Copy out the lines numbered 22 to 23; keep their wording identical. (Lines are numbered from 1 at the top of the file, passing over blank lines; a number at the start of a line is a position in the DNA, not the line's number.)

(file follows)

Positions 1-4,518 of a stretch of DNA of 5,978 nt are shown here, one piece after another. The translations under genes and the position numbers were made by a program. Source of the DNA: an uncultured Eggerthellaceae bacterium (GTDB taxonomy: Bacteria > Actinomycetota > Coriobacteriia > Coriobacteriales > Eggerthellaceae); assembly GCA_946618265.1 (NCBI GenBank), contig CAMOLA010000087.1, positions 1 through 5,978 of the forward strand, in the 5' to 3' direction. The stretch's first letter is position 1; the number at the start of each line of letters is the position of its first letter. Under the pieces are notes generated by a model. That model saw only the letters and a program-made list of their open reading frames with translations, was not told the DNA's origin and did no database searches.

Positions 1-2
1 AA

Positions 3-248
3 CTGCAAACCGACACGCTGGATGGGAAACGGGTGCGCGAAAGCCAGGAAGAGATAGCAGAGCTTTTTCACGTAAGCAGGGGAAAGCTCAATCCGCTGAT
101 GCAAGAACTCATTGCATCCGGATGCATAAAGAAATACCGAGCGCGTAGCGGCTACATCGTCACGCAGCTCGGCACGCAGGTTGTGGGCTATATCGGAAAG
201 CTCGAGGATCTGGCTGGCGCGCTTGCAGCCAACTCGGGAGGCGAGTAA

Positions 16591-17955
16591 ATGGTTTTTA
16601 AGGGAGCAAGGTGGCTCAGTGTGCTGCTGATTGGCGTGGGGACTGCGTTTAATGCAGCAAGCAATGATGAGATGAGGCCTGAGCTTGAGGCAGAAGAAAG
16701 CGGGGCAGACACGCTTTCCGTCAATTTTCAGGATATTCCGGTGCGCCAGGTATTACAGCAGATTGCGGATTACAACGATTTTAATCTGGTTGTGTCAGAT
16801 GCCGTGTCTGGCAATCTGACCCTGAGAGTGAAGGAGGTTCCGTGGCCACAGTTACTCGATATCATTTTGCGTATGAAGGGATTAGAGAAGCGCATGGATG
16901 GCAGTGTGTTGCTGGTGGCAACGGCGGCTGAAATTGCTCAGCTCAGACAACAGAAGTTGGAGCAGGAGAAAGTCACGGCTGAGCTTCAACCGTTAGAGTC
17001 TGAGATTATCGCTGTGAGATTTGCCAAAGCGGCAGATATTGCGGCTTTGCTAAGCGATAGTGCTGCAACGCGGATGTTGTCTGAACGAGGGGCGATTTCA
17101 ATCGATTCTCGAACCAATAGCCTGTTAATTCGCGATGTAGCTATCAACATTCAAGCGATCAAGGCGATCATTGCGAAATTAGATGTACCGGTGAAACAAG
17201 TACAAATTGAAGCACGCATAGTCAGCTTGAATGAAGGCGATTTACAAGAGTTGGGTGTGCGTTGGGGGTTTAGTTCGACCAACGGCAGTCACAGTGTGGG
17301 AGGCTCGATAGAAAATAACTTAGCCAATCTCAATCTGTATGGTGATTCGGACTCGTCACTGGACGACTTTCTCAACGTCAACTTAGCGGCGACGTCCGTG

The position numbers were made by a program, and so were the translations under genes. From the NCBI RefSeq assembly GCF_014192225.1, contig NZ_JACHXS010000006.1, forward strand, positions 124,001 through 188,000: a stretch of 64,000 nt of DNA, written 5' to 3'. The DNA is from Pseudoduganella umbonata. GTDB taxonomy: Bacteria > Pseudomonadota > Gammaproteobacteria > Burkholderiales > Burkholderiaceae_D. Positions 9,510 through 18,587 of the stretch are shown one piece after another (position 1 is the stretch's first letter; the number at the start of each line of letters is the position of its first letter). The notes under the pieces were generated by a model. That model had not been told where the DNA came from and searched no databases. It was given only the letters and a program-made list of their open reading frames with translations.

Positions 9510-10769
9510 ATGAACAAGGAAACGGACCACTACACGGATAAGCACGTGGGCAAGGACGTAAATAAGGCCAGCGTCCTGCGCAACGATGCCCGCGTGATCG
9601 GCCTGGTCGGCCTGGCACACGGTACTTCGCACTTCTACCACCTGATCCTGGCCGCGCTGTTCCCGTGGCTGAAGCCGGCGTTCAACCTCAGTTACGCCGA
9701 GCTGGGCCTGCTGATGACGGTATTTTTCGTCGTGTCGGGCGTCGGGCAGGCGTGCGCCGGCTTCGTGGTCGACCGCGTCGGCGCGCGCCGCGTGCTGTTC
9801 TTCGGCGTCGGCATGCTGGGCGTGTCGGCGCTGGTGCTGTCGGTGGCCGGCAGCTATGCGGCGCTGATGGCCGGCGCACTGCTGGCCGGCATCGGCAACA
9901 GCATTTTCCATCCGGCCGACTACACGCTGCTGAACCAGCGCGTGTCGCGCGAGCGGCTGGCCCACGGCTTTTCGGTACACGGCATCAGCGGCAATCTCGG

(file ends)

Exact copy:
9701 GCTGGGCCTGCTGATGACGGTATTTTTCGTCGTGTCGGGCGTCGGGCAGGCGTGCGCCGGCTTCGTGGTCGACCGCGTCGGCGCGCGCCGCGTGCTGTTC
9801 TTCGGCGTCGGCATGCTGGGCGTGTCGGCGCTGGTGCTGTCGGTGGCCGGCAGCTATGCGGCGCTGATGGCCGGCGCACTGCTGGCCGGCATCGGCAACA